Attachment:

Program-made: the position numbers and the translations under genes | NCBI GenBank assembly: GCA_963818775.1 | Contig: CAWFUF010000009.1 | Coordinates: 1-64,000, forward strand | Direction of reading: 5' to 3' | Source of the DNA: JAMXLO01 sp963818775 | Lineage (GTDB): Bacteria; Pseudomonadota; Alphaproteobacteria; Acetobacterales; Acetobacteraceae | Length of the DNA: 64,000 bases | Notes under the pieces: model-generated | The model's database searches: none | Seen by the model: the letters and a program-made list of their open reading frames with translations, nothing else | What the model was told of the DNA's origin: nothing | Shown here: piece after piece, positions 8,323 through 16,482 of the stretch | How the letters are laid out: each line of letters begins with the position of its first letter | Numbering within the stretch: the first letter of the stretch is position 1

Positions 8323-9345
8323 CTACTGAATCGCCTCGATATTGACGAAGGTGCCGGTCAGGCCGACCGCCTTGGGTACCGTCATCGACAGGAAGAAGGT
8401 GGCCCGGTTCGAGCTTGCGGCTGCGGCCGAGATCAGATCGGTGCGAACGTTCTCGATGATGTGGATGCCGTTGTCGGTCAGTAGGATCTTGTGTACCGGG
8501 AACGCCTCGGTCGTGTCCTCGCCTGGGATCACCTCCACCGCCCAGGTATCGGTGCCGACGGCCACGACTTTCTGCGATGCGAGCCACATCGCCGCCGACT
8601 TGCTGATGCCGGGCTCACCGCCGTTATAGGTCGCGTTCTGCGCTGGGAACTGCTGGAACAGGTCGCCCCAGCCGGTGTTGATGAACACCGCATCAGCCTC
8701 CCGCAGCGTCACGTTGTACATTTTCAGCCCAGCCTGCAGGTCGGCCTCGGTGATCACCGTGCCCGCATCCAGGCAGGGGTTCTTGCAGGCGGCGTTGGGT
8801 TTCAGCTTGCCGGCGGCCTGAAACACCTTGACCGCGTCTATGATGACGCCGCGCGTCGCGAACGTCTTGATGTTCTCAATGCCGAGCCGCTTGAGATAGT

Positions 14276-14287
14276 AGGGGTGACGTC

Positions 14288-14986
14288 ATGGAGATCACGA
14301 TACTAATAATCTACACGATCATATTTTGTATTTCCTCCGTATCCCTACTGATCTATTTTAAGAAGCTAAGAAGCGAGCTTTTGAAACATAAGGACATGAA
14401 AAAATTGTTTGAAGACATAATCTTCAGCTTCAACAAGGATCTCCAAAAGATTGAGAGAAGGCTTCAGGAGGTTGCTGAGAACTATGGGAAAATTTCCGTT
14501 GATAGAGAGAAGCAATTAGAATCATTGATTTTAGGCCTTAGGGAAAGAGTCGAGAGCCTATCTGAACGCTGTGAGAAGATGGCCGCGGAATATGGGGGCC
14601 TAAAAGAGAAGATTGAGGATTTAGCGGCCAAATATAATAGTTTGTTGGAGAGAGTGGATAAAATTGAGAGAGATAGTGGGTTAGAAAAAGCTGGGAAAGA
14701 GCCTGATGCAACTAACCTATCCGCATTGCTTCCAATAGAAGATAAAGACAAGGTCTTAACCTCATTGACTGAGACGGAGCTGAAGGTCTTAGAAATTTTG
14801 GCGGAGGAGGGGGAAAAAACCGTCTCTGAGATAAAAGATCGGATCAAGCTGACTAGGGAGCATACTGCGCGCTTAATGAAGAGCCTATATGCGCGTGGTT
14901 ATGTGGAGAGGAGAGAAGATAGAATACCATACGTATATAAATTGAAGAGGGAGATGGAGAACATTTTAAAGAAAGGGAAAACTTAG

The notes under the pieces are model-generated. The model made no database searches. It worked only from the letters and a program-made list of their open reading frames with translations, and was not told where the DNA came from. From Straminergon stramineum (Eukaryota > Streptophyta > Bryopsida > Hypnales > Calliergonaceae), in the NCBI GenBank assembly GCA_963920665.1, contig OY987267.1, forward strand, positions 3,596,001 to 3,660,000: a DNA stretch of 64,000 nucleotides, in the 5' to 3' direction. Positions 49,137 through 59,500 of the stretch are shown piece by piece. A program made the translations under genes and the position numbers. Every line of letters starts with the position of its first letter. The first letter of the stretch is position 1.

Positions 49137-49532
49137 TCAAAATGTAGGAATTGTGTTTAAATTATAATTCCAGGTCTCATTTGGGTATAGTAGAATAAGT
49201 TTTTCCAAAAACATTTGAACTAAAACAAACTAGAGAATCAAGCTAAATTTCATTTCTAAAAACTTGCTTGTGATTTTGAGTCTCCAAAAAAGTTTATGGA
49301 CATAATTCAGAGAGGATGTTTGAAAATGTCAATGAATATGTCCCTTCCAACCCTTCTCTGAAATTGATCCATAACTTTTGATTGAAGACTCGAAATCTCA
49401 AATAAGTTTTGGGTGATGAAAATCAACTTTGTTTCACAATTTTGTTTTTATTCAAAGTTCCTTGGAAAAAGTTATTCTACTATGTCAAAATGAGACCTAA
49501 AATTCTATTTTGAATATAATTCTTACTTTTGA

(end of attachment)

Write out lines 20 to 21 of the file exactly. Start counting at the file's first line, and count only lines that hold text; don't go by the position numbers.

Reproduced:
The notes under the pieces are model-generated. The model made no database searches. It worked only from the letters and a program-made list of their open reading frames with translations, and was not told where the DNA came from. From Straminergon stramineum (Eukaryota > Streptophyta > Bryopsida > Hypnales > Calliergonaceae), in the NCBI GenBank assembly GCA_963920665.1, contig OY987267.1, forward strand, positions 3,596,001 to 3,660,000: a DNA stretch of 64,000 nucleotides, in the 5' to 3' direction. Positions 49,137 through 59,500 of the stretch are shown piece by piece. A program made the translations under genes and the position numbers. Every line of letters starts with the position of its first letter. The first letter of the stretch is position 1.

Positions 49137-49532